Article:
I have been going through quite an
ordeal with my sewing machine. The original sewing machine was a
hand-me-down from my mother because she upgraded to a newer machine
for her quilting. It was and is a Singer workhorse; a fantastic
strong machine. Well it decided it had enough of sewing paper. It
needs a tune up in the worst way and just can't handle, well, how I
like to abuse it. So I looked on Craigslist for a sewing machine,
something used and industrial. I found someone advertising just that,
after looking at 100 different pictures and descriptions I thought
I'd found the ONE and I emailed the seller. We worked out a date and
time. I drove out after work to a town far away.
I took one look at the machine and
instantly thought to myself I don't think this is the one in the
picture. I tested it and it seemed okay, with a strong motor, didn't
skip a stitch and looked good. I told myself that I was being
paranoid and that the machine I was thinking of was from a different
I get home and attempt to wind a bobbin
only to find that the winder works but not well. I can't figure it
out. I left the light on and got a cup of tea. Came back later to
find oil all over the case. The case was oozing oil from every seam.
After that it started to skip stitches
and has issues. I got conned by the “sawdust in the transmission
case” trick; the oldest resale trick in the book and I got caught
in it. The sewing machine itself is great, a real workhorse, a 70's
singer all metal case, metal gears, strong motor and a great machine.
But when it had been serviced it looked as though an entire bottle of
light machine oil had been dumped into it. I took it apart and there
wasn't a single area that the machine wasn't dripping in oil. They
had drenched it in so much oil that the timing belt on the bottom was
skipping, hence the skipped stitched. Oil and belts don't mix. Sewing
machines aren't like cars, they use light oil for a reason. If one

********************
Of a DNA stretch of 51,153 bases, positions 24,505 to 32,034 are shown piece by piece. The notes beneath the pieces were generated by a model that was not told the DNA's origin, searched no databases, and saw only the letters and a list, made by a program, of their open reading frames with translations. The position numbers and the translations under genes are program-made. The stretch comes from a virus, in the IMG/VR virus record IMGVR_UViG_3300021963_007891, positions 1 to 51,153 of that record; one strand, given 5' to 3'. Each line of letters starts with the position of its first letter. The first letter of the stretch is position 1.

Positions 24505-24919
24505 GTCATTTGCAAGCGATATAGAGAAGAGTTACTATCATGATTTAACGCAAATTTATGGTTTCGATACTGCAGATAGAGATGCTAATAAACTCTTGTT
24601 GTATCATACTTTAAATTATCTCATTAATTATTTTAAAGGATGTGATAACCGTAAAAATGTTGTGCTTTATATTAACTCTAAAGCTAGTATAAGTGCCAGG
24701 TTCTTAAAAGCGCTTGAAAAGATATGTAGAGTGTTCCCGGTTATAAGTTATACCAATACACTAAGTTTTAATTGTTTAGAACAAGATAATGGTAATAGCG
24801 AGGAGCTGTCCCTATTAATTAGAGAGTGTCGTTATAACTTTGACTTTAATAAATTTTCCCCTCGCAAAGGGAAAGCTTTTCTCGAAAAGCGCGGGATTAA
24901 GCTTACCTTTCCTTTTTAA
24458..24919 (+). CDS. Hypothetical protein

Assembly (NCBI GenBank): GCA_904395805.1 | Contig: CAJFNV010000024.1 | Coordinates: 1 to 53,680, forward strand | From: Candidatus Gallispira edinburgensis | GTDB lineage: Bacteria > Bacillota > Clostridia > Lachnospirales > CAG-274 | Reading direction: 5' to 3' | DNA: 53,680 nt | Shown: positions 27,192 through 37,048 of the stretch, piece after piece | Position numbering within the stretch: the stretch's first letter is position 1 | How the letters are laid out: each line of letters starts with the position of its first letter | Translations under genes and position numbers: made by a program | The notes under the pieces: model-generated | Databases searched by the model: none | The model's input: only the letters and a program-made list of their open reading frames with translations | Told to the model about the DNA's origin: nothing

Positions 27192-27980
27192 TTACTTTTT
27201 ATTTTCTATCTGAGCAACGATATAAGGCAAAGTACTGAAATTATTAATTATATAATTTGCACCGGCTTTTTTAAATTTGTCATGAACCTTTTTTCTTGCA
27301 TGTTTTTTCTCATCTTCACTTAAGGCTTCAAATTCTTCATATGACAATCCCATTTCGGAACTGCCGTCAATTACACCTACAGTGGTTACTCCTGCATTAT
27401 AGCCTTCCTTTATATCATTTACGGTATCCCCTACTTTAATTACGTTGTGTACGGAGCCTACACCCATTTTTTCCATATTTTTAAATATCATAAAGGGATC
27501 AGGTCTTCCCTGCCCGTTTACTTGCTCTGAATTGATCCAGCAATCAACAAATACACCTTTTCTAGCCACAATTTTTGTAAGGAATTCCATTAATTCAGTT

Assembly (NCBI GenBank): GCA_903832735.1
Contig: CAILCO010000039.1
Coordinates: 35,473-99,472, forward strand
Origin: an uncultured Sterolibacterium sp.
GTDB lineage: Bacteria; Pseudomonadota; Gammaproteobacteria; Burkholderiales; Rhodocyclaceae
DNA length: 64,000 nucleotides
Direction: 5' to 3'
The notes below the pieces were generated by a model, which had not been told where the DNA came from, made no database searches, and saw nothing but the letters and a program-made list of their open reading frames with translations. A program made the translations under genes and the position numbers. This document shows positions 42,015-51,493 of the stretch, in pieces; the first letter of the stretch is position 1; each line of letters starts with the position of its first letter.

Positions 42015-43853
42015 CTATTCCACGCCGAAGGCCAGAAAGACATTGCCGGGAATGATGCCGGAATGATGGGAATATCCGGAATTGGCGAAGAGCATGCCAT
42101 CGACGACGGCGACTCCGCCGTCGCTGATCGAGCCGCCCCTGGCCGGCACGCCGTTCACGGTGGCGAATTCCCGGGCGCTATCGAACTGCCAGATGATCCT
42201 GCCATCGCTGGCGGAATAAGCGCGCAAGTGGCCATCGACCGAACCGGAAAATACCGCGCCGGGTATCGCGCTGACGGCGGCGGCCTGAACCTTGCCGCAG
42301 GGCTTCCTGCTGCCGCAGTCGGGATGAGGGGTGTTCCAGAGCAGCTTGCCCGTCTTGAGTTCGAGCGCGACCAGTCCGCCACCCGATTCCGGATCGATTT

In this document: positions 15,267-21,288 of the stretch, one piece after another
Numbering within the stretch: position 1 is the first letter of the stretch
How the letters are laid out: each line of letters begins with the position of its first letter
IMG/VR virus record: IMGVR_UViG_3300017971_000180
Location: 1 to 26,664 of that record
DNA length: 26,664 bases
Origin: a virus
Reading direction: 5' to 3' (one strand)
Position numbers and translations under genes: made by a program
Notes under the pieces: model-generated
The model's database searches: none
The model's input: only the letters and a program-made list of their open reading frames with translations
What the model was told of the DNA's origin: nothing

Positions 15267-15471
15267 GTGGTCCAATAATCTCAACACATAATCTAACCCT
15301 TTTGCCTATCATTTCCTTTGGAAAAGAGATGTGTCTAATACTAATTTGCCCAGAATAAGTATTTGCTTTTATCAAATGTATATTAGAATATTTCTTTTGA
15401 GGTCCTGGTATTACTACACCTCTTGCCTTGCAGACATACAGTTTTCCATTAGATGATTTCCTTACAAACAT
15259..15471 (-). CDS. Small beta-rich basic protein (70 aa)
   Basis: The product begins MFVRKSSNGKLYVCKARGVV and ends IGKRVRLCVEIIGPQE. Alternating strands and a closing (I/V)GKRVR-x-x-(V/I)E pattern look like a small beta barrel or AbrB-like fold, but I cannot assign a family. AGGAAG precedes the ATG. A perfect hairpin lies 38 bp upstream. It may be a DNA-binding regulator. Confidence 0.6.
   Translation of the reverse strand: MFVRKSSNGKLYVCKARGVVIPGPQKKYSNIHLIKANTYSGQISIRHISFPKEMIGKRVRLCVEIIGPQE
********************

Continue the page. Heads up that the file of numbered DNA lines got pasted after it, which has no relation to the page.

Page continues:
part is off it affects everything. So I figured lesson learned.
The machine is fixed and does what I
need it to but it wasn't what I expected. So I decided to sell it and
start fresh, I looked again on clist. I found a different ad
different location similar offering. I responded. We worked out
details. I was set to pick up when she gave me the address.
It was the same address I had bought
the over oiled machine from. I queried her, asking her questions, are
you the same person? I went through my emails and found the emails
from the first purchase, email address was different, name was
different but the physical address was the same. I questioned her
again mentioning the specific machine, wrote we'd talked for a long
time, mentioned specifics from the conversations we'd had. She
I couldn't do it. I wrote her back said
I was skeeved out by several things #1. Different email addresses.
#2. Different names. #3 Her refusal to acknowledge I'd bought a
machine from her in the past. As well as the misrepresentation of the
item I originally bought from her. I never heard back from her. But
if Kayla had emailed me back and said, “oh you must have bought one
from my sister Kim,” and explained the situation better I'd have
felt better. I'm someone who can write the machine off as a business
expense I wanted a good machine, yes for as little as I could spend,
but I can't do it with someone who has cheated me once. For instance
if they had told me the original machine would need work, it had
been oiled and would need work I wouldn't have been cheated, I would
have gotten into it knowing that I'd have to buy new belts and have
the machine serviced.
Anyway, I have the sewing machine I
bought tuned and working specifically for making jotters. It does
okay. Because of the original snafu I'll probably be listing several
bulk seconds sets.
(If you are in the North Shore of Mass, feel free to email me for the 2 email address and the physical address of the persons running the scam. I'll write publicly that the persons are in Methuen, MA and claim to have inhereted a closed sewing machine repair shop from their father.)